Major League Baseball owners have allegedly approved a plan that could see the 2020 season start around Independence Day. With a second spring training starting in mid-June at each team’s home ballpark, an 82 game schedule would start in July and would be limited to regional opponents. Teams would only face opponents from their own division and the same division in the opposite league. Teams unable to open in their cities due to legal restrictions would temporarily relocate, either to their spring training facilities or major-league parks in other parts of the country.
There are some major roadblocks on the way to implementing this plan, chief among them government participation in states like California and Illinois and the pesky issue of player compensation. The owners would like to see a revenue sharing plan implemented, since there will be no gate revenues, at least at the beginning of the season, while the MLBPA has rejected that outright, likening it to a salary cap.
Does this plan put us closer to baseball coming back? Yes. But, it isn’t a sure thing and it is just as likely that the 4th of July comes and goes and America’s pastime remains on the sidelines.
After nearly 5 years, an arbitrator has ruled in favor of the Cubs in the grievance filed by the MLBPA on behalf of Kris Bryant. The grievance, filed in May of 2015, alleged that the Cubs manipulated Bryant’s service time in an effort to keep an extra year of team control before Bryant was eligible for free agency. The hearing took place this past October, once it became obvious that Bryant and the Cubs would not be coming to an agreement on a long term contract that would make the grievance moot.
Bryant split the 2014 season between Double A Tennessee and Triple A Iowa. Despite hitting .325 with a combined 43 home runs and 110 RBIs between the two levels, he did not get a September call-up by the Cubs. Determined to break camp with the big league team the next spring, Bryant slashed .425/.477/1.175 with nine home runs in 40 at-bats in the Cactus League. However, that was not good enough to supplant Mike Olt, and Bryant was returned to Triple A to, allegedly, work on his defense. When Olt injured his wrist on April 11, the Cubs waited until April 17 to put him on the DL and recall Bryant, the very day they gained an extra year of control. Bryant went on to win the NL Rookie of the Year award, hitting .275 with 26 home runs and 99 RBIs while Olt, after finishing the year with the White Sox, never played in the major leagues again after the 2015 season.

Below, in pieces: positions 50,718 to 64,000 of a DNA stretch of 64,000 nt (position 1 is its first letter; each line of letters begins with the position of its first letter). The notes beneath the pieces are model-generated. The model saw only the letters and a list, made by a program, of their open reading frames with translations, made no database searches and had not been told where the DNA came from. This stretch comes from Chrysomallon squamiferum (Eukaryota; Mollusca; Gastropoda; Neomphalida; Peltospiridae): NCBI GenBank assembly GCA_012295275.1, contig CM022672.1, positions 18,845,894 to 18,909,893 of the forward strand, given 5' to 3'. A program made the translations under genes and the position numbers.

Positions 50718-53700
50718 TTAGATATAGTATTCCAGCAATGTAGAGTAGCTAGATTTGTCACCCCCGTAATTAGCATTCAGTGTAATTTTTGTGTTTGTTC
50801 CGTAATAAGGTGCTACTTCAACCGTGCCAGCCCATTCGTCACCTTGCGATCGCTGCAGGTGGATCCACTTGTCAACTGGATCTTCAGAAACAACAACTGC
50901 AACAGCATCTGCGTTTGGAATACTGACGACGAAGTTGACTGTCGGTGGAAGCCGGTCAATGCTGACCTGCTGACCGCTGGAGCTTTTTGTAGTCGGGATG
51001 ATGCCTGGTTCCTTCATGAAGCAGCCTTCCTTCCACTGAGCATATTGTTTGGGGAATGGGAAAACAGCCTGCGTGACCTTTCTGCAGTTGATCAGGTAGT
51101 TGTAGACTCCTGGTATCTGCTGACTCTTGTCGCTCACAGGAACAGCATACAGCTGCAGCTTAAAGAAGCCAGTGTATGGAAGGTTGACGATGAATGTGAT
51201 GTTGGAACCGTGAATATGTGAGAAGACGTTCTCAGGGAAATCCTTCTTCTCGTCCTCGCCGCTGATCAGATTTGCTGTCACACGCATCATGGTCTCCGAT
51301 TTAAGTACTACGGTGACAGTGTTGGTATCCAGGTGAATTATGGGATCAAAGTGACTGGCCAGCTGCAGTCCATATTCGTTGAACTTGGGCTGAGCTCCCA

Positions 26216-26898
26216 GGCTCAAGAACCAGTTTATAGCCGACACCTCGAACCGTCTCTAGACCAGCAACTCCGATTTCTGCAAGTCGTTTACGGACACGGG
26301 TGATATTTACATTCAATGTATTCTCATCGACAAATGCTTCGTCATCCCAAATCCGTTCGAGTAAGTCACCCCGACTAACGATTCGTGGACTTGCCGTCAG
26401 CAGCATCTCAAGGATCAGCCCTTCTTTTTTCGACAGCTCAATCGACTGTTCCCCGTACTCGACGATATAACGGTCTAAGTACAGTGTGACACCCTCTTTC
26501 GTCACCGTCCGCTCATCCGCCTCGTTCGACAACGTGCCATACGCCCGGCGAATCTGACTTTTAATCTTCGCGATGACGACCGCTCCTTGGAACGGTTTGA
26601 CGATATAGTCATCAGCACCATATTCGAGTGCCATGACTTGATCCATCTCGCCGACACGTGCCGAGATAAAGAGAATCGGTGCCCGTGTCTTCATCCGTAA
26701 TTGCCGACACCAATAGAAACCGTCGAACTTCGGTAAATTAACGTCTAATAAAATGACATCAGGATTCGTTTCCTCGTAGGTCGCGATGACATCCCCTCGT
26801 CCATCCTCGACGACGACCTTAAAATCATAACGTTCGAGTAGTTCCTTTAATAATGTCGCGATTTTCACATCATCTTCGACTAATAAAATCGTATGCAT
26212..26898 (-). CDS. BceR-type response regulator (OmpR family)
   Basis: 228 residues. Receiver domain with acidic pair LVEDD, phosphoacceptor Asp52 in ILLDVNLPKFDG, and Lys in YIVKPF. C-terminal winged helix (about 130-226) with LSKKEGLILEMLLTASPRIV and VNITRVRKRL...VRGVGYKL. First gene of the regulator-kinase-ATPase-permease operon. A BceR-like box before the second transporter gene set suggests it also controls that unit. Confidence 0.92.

So, the Cubs retain control over Bryant for an additional two years. Whether he steps foot on the field again as a member of the team is still up in the air. With the Cubs too close to the luxury tax threshold for Tom Ricketts’ comfort, Bryant has been rumored to be on the trading block all winter, with the result of his grievance, and the length of time before he becomes a free agent, seen as being the holdup in closing a deal. While trading Bryant may be the best way to replenish a farm system left bare by 5 years of contention, while also lowering the team’s overall payroll commitments, doing so does not signal an intention to try and win in 2020, while the remainder of the team’s core moves closer to free agency themselves.
Last week, Major League Baseball and the Player’s Association avoided a lockout and agreed to a new collective bargaining agreement, ensuring labor peace through the 2021 season. The big changes involve free agent compensation and a few things related to the Mid-Summer Classic.
Let’s start with the All Star Game. After the fiasco in Milwaukee in 2002, where the game ended in a tie after both teams ran out of pitchers, Commissioner Bud Selig decided that, going forward, the winning team would earn home field advantage for their participant in the World Series. The new labor agreement changes that, giving home field advantage to the World Series participant with the best regular season record. Given the scheduling disparities between the leagues, this is not a perfect solution, but is a step in the right direction.
The other ASG-related change is the removal of roster slots available for the manager’s discretion. The Commissioner’s office will now fill out the remaining spots after the fan and player votes. Meaning, of course, that the days of the manager bringing loads of his own players, deserving or not, is over.
Changes affecting the regular season include a new 10 day disabled list, replacing the current 15 day list. Starting in 2018, the schedule will be expanded to provide teams with four additional off days, meaning the season will now begin in the middle of the week.
On the revenue sharing side of things, the A’s will no longer be treated as a small market team, meaning they will lose the $30+ million they get today.
Finally, free agents who have been made a qualifying offer will no longer cost a first round draft pick. The draft pick compensation will depend on which team makes the signing and how much the contract is worth. International bonuses have been capped between $4.75 million and $5.75 million, depending on where the team falls in the competitive balance pools.